Russ Henshaw lands triple 1440 at JOI

On Tuesday, Russ Henshaw became the second freeskier ever to land a triple cork 1440, just a few days after Bobby Brown became the first. Henshaw landed it in a 45-minute practice session on the Jon Olsson Invitational jump in Åre, Sweden. The qualifying round for JOI is scheduled for Friday and finals on Saturday.

Henshaw estimated the jump at about 80 feet and says it's built much like the 2007 JOI feature. "It's got a lot of kick on it so it puts you up really high," Henshaw told ESPN, adding that he overshot the landing while warming up but it still felt safe and soft with little impact.

On his sixth hit off the jump, he landed the triple on his first try that day. "Finally, I've done it," Henshaw says he thought after sticking it.

Henshaw attempted the triple once last year, but hit his head in the process and stopped the session. "I've been waiting and waiting and waiting for a good jump and to have the chance to finally do it again," he says. "I'm super stoked."

McRae Williams added to the triple madness, landing a switch triple cork 1260 in the same JOI practice session. Williams punched his ticket to JOI when he won a video qualification contest on Newschoolers.com. Klaus Finne attempted a triple cork 1800 but was unable to land it. Olsson, who attempted a triple cork 1440 in New Zealand in August, was pleased with the results of the practice session. "I was a part of that program when things went from singles to doubles, and it's cool to see it take it to another level," he says.

"What do you say when you have two landed triples and an attempt after 45 minutes?" Olsson says in his video blog. "But that's why I do this event, so we can push the sport and so we can show the Swedish crowd some kick-ass skiing."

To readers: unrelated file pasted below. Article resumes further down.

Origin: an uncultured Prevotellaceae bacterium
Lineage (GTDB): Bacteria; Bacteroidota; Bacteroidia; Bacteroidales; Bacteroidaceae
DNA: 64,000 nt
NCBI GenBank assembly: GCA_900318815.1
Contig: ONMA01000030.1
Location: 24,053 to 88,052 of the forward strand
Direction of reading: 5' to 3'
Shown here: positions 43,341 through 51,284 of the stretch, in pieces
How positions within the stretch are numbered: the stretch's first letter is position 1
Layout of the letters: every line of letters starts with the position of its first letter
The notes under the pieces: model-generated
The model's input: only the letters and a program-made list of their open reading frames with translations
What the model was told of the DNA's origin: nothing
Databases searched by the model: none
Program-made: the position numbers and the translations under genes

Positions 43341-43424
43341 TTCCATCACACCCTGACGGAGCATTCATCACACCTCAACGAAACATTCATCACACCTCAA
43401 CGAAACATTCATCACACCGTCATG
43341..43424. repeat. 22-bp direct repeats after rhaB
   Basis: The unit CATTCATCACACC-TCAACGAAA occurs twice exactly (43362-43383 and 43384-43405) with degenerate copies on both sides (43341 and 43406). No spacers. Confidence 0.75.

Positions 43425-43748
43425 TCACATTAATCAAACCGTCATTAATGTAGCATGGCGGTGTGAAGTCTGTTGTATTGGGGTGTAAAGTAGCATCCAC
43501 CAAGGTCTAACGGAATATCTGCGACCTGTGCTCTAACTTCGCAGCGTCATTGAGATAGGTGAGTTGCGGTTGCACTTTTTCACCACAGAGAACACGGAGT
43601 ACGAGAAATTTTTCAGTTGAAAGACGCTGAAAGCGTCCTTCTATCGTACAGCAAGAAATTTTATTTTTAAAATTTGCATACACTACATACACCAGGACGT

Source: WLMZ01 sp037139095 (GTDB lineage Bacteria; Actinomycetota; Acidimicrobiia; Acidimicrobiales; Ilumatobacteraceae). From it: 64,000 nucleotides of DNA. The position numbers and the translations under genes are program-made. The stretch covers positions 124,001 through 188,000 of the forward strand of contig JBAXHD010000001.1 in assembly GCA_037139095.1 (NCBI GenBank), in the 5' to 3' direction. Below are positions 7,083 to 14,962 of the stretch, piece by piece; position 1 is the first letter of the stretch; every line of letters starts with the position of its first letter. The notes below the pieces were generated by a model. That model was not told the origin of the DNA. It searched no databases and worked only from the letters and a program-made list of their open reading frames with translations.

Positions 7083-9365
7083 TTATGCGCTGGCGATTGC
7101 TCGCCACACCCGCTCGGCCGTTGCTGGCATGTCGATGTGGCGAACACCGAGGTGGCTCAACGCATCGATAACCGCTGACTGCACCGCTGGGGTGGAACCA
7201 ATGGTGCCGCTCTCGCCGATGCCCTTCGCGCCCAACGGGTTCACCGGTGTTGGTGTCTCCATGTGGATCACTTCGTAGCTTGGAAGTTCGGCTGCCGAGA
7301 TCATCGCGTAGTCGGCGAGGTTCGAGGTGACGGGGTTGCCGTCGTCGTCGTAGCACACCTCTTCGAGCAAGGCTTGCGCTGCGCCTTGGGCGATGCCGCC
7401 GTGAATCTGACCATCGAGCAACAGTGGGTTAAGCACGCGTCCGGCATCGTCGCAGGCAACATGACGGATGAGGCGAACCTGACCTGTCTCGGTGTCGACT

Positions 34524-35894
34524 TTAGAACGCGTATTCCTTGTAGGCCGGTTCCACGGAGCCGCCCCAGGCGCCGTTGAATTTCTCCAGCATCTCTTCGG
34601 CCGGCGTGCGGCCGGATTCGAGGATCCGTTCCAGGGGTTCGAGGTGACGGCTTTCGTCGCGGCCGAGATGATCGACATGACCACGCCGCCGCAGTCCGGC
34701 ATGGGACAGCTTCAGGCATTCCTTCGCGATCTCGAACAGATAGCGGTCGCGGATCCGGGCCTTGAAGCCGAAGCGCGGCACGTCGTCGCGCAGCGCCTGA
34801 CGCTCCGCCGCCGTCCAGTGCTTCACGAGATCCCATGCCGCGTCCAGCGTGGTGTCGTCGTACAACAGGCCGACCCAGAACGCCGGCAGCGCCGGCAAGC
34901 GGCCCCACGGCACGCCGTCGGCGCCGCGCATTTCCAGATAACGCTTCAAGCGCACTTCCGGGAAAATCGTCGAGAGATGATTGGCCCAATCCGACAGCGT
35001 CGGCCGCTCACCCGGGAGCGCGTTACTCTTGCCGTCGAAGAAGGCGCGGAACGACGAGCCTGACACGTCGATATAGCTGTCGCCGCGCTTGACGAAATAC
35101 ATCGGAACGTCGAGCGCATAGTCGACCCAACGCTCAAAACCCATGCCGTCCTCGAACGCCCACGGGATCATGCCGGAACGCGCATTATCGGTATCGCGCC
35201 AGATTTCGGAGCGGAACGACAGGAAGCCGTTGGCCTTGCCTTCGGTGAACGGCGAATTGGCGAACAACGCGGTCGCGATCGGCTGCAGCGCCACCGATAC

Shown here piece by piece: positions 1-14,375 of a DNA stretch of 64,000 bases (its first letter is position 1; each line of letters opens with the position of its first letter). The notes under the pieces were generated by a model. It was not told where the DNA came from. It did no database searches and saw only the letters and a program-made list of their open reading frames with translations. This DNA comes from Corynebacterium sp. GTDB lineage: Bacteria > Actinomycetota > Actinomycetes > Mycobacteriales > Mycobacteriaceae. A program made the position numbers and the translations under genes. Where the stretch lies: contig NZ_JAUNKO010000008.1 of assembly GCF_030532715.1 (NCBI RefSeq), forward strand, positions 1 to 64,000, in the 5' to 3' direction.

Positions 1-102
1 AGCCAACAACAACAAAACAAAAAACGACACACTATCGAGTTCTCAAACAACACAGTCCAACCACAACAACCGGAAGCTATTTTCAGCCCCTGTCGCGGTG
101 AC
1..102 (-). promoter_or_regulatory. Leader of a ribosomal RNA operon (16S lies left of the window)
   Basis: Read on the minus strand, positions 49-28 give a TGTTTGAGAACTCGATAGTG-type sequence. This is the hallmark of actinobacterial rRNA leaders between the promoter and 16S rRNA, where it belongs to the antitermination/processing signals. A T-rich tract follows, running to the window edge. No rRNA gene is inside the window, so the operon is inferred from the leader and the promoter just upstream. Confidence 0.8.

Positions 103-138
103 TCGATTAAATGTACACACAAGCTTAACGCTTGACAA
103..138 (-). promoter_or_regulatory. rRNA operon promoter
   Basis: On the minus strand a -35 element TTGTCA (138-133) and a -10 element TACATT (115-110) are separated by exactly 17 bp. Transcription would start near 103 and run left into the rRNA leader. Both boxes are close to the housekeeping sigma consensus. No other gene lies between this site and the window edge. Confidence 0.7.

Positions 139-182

The JOI field this year features many freeskiers attending JOI for the first time after more seasoned names -- including Gus Kenworthy and Jacob Wester -- opted to attend the AFP World Championships in Whistler this weekend. "It's definitely a different vibe this year because we're used to seeing the same faces and the same people," Henshaw said. "But it's good, everyone's getting along and having a good time, super stoked on the jump."

Olsson, PK Hunder, Elias Ambuhl, Andreas Hatveit, Laurent Favre, Aleksander Aurdahl, and Alex Schlopy make up the usual suspects at JOI 2011. Video qualification contests helped select the fresh faces that make up the rest of the field.

The Jon Olsson Super Sessions film competition is on hiatus this year in a response to rider requests for a week-long session on a single jump like the 2007 version. The competition format and judging system are also new for 2011. In the qualifying event on Friday night, each skier will take two runs and the best will count. A total of 10 riders and two wild cards will advance to the finals.

"It's a super well-built jump and it's super safe," Henshaw says. "If we get longer sessions and the weather's good, I don't know, the sky's the limit. We'll see what happens."

To add another aspect of progression to the event, Olsson is running a dual slalom race in conjunction with the freestyle big air. World Cup alpine racers will make up eight teams of two to run a time trial Friday night, and finals will take place Saturday. Olsson says he will compete in both the race and freestyle disciplines, and says there is talk of US Ski Team racer Ted Ligety, the 2011 World Cup champion in giant slalom, wanting to try the big air. "It's really a strong field," Olsson says. "It's always tough the first year to get that together, but they're psyched to come and do a different event."